Ronald Cotton Eyewitness Testimony

1047 Words5 Pages

Over the past few decades, hundreds of people have been falsely imprisoned. Many of their cases were founded on the account of one or more eyewitnesses. The criminal justice system often relies on eyewitness accounts to piece together a crime and identify the perpetrator. But studies showing the faultiness of our memories, particularly in stressful events, suggest that witnesses may not be as reliable of a source as we think. An often-cited example of when the memory of an eyewitness has failed to serve justice is the case of Ronald Cotton. In 1984, Jennifer Thompson-Cannino was the victim of breaking and entering and sexual assault. While being raped, Thompson-Cannino attempted to study her attacker’s face so that she could identify him in a police lineup. When she picked Cotton from the photo-lineup of six men, she said, “I think this is the guy” (Hughes 2014). When a detective asked her if she was sure, she said she was positive (Hughes 2014). Based on her identification of Cotton, he was sentenced to life in …show more content…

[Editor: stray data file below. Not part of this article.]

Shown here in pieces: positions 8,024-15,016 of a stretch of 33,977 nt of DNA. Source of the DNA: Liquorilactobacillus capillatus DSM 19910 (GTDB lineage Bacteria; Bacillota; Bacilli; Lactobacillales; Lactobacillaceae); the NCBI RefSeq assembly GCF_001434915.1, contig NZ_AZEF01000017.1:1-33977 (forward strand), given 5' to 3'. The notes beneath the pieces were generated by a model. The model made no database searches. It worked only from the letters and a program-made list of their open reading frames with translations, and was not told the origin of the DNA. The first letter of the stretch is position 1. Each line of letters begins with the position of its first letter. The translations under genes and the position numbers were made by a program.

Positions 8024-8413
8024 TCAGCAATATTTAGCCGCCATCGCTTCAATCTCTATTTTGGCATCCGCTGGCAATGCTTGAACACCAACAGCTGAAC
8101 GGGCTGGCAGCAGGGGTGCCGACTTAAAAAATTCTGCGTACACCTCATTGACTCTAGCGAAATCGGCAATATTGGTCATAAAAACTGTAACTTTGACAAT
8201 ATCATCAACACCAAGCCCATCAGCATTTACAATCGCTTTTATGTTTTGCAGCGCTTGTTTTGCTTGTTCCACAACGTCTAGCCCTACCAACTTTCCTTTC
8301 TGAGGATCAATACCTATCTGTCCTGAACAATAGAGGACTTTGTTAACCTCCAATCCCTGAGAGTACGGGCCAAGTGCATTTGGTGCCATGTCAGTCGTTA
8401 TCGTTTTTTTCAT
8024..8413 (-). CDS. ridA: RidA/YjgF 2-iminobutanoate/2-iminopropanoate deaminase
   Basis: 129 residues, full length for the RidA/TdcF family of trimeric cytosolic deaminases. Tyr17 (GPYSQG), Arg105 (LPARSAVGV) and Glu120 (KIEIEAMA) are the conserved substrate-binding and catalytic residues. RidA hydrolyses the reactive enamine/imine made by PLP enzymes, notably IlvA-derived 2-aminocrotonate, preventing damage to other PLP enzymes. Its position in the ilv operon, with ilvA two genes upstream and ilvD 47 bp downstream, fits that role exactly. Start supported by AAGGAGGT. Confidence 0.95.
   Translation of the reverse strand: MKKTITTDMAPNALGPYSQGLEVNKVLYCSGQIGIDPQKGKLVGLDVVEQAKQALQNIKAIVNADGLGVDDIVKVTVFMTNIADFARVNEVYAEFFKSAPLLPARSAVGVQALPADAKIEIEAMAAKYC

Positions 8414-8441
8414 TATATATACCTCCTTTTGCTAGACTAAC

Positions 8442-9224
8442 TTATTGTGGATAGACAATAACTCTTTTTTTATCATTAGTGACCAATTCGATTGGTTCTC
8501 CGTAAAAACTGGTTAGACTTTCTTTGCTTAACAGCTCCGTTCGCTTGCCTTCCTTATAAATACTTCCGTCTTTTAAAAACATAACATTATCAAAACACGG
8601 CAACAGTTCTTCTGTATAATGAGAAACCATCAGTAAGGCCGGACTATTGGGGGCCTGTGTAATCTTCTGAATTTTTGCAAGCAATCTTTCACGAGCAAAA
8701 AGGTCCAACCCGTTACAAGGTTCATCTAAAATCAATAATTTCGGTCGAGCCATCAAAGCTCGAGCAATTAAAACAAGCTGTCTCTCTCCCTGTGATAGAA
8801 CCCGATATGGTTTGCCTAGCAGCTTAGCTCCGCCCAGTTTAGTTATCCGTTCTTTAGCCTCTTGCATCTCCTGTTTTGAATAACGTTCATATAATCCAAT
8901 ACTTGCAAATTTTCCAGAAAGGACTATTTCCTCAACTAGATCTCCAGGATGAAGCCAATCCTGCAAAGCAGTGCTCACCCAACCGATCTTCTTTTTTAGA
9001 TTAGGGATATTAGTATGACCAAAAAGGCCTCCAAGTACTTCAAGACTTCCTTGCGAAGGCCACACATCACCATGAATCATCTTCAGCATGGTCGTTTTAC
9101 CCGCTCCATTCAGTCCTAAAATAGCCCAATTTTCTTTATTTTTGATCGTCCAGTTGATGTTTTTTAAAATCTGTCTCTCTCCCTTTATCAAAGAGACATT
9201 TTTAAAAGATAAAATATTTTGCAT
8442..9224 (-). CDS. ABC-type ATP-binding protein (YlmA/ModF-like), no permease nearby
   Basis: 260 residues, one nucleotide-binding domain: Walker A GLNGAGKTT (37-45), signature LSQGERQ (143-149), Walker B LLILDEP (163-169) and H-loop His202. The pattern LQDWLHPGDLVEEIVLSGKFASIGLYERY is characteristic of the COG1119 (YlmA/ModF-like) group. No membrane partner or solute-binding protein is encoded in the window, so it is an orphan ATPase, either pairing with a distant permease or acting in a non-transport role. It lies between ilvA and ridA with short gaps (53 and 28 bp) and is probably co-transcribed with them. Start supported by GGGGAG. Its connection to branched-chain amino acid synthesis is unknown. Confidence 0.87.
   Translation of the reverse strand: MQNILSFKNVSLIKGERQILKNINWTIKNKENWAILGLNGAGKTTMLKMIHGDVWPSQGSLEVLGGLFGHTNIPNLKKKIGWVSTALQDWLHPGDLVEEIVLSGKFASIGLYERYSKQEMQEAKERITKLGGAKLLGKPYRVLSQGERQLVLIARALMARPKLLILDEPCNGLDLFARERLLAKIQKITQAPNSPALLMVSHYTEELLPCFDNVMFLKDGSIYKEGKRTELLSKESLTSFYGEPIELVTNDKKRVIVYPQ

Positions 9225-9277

Unless observed from the onset of the investigation, studies show that the confidence level of the witness has a “poor relationship” with the accuracy of the identification (Stenzel 2017). Because memory can be easily altered and misleading, high levels of confidence do not indicate that the witness has correctly identified the suspect (Stenzel 2017). Initially, Thompson-Cannino identified Cotton, saying, “I think this is him,” but by the time she got to her second round of identifications, she said “Bingo! I did it right!” (Stenzel 2017). Studies show that confidence in the witness’ confidence in their memory increases with time (Hughes 2014). However, there is usually an extended period of time between when the crime took place and the trial, and therefore, the witness’ confidence statement should be given little to no weight in the

Open Document